As a grassroots organizer working to transition Los Angeles to 100 percent clean, renewable energy, I think about the dangers of oil and gas operations all day, every day. Those dangers became frighteningly personal on November 29th when my family, my neighbors and I were assaulted by the sickening odor of gas. After a sleepless night and multiple misleading reports from SoCalGas, we were told not to worry—there was no gas leak. The cause of the foul odor was an odorant spill at a nearby plant. There was “no danger,” according to the gas company.
Except that the odorant added to natural gas is mercaptan, a noxious gas that can cause nausea, headaches, vomiting, upset stomach, dizziness and unknown longer-term health effects. It was this substance, among other chemicals, that sickened so many San Fernando Valley families during the Aliso Canyon blowout, leading to the relocation of more than 20,000 residents. In fact, an Air Quality Management District inspector told me on my doorstep that my neighborhood smelled exactly like Porter Ranch did after the Aliso Canyon disaster. Scary.
I first noticed the smell at about 8:15 p.m. on the 29th when my 71-year-old father and I went out for a quick bite. The stench was palpable in Westwood, a couple of miles from my home, where we ate. When we returned home, the stink was worse. I jumped into organizer mode, handing my neighbors “If you smell something, say something” flyers that I happened to have on hand from my work with communities near gas facilities. Then, I jumped on social media and on the phone to contact SoCalGas and numerous local agencies that might intervene. A staffer in the office of Paul Koretz, my City Council member, started contacting SoCalGas and public officials around midnight.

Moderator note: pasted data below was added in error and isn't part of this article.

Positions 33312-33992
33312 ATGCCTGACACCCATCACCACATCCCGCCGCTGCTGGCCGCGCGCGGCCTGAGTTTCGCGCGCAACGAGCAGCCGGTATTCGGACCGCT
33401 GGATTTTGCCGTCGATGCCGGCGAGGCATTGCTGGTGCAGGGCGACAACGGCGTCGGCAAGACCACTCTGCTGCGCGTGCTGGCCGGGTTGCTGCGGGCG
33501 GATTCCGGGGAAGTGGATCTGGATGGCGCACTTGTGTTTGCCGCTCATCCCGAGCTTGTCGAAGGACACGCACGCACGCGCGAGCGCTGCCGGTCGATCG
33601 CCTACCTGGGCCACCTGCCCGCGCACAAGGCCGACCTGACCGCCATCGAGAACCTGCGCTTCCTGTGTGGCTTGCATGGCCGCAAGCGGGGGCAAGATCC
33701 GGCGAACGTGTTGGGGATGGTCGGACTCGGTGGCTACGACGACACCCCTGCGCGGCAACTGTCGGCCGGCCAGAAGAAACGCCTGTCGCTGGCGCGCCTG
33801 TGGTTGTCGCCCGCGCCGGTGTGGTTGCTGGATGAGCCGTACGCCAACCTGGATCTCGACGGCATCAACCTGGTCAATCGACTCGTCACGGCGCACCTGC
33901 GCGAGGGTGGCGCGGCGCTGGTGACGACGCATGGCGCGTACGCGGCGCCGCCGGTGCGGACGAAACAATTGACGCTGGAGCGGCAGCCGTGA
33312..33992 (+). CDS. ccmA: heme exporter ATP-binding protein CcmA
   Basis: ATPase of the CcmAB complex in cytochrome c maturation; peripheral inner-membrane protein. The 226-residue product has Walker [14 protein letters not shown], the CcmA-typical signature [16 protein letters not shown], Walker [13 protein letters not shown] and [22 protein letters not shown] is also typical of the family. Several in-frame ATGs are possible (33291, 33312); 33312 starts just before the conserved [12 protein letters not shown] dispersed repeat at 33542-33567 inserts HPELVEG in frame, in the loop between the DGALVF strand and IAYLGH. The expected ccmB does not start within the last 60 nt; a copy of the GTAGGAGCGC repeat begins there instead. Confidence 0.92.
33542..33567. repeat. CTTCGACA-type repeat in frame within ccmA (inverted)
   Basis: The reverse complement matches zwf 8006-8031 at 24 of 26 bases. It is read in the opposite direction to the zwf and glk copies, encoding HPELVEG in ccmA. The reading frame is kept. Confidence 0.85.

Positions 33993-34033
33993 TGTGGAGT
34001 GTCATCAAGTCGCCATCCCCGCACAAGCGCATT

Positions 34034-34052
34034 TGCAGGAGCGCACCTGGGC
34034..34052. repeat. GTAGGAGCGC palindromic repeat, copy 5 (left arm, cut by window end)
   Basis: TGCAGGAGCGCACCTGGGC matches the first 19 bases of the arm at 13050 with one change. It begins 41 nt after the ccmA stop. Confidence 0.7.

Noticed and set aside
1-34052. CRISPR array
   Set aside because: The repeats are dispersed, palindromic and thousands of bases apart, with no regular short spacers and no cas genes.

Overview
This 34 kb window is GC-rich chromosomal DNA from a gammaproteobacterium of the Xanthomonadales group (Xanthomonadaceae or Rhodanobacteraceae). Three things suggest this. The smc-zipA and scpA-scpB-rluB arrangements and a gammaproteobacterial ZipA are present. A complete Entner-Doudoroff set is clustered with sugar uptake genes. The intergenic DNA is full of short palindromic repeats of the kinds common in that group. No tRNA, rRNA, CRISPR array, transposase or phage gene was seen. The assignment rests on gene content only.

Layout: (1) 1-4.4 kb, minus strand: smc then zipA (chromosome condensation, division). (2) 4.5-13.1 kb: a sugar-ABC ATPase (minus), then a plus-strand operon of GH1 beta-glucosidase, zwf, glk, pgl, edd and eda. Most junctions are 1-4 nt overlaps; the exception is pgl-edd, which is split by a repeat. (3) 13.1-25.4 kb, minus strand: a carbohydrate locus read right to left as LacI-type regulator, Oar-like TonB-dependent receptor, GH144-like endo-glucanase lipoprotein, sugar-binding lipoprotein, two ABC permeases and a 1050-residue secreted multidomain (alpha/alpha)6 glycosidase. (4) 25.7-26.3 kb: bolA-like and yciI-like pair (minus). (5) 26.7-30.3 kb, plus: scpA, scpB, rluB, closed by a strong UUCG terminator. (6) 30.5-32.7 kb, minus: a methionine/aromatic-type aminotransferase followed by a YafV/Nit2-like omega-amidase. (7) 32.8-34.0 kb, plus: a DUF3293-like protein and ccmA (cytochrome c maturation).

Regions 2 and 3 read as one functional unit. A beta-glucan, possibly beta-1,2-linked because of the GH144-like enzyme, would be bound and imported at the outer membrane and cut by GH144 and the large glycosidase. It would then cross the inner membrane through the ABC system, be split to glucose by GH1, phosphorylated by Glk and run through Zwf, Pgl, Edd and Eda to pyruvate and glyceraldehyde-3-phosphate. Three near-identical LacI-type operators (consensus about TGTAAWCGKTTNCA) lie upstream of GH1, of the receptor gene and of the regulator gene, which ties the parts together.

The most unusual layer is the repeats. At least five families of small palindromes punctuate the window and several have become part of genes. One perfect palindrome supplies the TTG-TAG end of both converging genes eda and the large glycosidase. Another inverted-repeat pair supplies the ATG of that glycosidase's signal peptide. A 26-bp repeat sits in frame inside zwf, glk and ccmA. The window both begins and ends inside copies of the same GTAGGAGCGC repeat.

By this time, I had a throbbing headache and my eyes were burning. We shut the windows and turned on the air filter. My husband covered his mouth and nose with a wet towel to protect his lungs while I continued to make calls in the early morning hours. My dog was clearly uncomfortable and remained groggy through the next day. None of us slept much. A day later, my head still throbbed and my eyes still burned.
This incident was a warning. If a small leak can sicken thousands of Westside families, what would happen in an earthquake? What would happen in a fire or explosion? A neighbor in her eighth month of pregnancy was told by SoCalGas that she and her baby are safe. But according to the Centers for Disease Control, “Methyl mercaptan is highly irritant when it contacts moist tissues such as the eyes, skin, and upper respiratory tract. It can also induce headache, dizziness, nausea, vomiting, coma, and death.” Are they really safe?
Weeks later, I am indignant. Who will hold SoCalGas and its contractors accountable? The Los Angeles City Council passed a motion to look into the spill, while the petroleum administrator and other regulators will report back in the coming weeks. We need to know exactly what happened, exactly how much toxic odorant spilled, and what the potential long-term health effects are for impacted individuals. We need a plan to prevent another spill in the future, and for our elected officials to step up and demand answers from SoCalGas, which is notorious for dodging responsibility. Even more, we need the City Council to pass a pending resolution mandating a 2,500-foot buffer between fossil fuel operations and homes, schools and parks. Most of all, we need to get Los Angeles off dirty oil and gas to protect our health, our communities and our planet. That fight, which is my job and my passion, is now personal.